A controversial law that froze mill levies in almost all of the state's 178 public school districts, which allowed the districts to retain about $117 million in property tax revenues that would otherwise have been refunded to taxpayers, was upheld Monday by the state supreme court.
In a 6-1 decision the justices ruled that the 2007 statute, which froze mill levies only in those school districts in which residents had already voted to exempt the district from the revenue limits imposed by the 1992 Taxpayer Bill of Rights, did not contradict TABOR.
The court said that school districts are the government bodies that are assessing the property tax levies at issue, that no second election allowing use of the revenue gained as a result of the first public decision to exempt the districts from TABOR's revenue limits was necessary, and that in any case the mill levy freeze did not amount to a tax increase.
Gov. Bill Ritter welcomed the decision as an affirmation of the Democratic General Assembly's determination to reverse the impacts of a 1994 change to the state's School Finance Act, which limited the amount of money school districts could spend on local schools and raised the percentage of public school budgets paid for by the state.
“The real winners today are Colorado’s children, families and schools," Ritter said. "We took up this fight two years ago because it was the right thing to do for the right reasons: We were leading Colorado forward by removing an obstacle that hurt students, families and this state’s future."
The 1994 change to the School Finance Act forced mill levies downward in school districts with rising property values. As a result, and in order to maintain funding stability, the state's contribution to many school districts' budgets rose.
HB 07-1099 did not have the effect of raising any school district mill levies. The law simply told the districts that, if the voters within their boundaries had agreed to "de-BRUCE," or exempt the district from TABOR revenue limits, that existing mill levies could remain in place even if the revenue they produced rose. The 2007 statute also did not change the statewide maximum mill levy of 27 mills.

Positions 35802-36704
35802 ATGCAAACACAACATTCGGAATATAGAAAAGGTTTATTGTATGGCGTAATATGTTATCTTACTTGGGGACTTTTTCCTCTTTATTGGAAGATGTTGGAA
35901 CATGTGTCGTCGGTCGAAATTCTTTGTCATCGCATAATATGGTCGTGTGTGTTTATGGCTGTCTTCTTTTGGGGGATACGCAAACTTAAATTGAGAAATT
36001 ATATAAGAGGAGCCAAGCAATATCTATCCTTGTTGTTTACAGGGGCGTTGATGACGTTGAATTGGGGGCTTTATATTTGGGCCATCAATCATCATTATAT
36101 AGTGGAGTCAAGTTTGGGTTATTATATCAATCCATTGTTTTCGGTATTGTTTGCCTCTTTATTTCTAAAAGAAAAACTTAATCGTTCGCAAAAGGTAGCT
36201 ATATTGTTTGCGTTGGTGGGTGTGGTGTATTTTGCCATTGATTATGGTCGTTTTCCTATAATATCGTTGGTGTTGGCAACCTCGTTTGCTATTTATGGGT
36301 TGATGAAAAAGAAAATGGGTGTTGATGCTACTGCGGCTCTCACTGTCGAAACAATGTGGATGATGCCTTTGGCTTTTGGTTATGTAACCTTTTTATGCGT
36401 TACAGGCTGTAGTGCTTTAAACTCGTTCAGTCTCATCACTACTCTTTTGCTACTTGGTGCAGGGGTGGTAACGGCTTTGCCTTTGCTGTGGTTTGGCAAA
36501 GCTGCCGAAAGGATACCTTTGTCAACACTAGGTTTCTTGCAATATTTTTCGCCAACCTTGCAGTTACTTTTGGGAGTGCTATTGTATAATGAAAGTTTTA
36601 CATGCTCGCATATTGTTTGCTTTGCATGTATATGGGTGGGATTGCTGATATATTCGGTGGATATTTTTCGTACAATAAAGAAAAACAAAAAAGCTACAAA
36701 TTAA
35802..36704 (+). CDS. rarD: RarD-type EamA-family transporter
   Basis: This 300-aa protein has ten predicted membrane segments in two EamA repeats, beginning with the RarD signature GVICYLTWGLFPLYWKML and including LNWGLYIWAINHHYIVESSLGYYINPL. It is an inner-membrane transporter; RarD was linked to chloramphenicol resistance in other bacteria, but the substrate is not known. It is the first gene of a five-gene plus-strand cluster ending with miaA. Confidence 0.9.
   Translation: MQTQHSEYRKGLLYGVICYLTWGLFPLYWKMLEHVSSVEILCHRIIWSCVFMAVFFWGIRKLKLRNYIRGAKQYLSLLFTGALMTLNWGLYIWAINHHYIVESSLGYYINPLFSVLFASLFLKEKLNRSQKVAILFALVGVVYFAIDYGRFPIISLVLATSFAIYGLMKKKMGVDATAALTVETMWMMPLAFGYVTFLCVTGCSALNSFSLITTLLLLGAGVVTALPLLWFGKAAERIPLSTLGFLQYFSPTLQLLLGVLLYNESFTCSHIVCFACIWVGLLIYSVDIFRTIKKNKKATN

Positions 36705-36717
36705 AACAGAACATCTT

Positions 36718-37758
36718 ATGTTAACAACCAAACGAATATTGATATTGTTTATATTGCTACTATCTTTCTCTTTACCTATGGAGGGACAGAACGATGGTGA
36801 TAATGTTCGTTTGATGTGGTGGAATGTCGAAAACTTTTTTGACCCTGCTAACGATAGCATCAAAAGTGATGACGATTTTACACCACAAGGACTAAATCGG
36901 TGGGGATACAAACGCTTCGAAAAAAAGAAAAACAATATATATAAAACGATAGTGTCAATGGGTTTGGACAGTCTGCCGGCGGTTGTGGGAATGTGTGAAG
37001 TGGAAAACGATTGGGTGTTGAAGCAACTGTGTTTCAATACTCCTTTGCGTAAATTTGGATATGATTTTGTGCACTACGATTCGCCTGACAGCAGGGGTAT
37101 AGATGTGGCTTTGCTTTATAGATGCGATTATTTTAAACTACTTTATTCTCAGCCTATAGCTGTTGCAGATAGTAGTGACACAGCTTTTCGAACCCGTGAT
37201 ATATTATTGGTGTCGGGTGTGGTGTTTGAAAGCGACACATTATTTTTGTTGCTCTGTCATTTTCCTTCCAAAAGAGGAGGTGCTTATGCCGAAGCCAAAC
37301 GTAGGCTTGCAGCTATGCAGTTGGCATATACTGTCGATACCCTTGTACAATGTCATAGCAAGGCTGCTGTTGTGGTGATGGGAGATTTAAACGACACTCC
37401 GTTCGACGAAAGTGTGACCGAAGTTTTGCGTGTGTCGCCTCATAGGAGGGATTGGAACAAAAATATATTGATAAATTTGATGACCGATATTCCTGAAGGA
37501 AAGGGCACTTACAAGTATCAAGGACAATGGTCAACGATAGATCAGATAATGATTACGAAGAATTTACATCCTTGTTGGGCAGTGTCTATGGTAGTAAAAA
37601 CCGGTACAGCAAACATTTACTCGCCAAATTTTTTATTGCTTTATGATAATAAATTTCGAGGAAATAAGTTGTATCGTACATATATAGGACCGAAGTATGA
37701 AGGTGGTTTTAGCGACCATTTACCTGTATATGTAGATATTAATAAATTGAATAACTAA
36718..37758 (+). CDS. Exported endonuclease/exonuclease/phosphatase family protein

The amount of revenue a property tax assessed on a particular parcel of real estate generates for a taxing authority such as a school district is determined by multiplying three factors: the property value, the assessment rate and the mill levy.
House speaker Terrance Carroll, D-Denver, said the legislature's majority considered constitutional objections to the law when it was considered in 2007 and had been confident that TABOR posed no obstacles to it.
"We knew this would pass constitutional muster or we wouldn’t have done it," Carroll said. "The legislation simply stabilizes funding for our kids’ schools so they can get the quality of education they deserve."
Republican critics of the decision, and of the 2007 law, said the supreme court's action was driven by partisan sympathy for the Democratic party.
“It’s fitting that the most partisan court in the land rubber stamped the governor’s property tax increase on exactly the same day Senate Democrats are poised to repeal Colorado’s landmark spending limits, and exactly two weeks after the Governor signed the largest increase in car taxes in a generation," Senate minority leader Josh Penry, R-Fruita, said. "With loyalist Democrats in charge of the Governor’s mansion, the state House, the state Senate, and the Supreme Court, the Taxpayers Bill of Rights is on life support and the principle of fiscal restraint is in full retreat."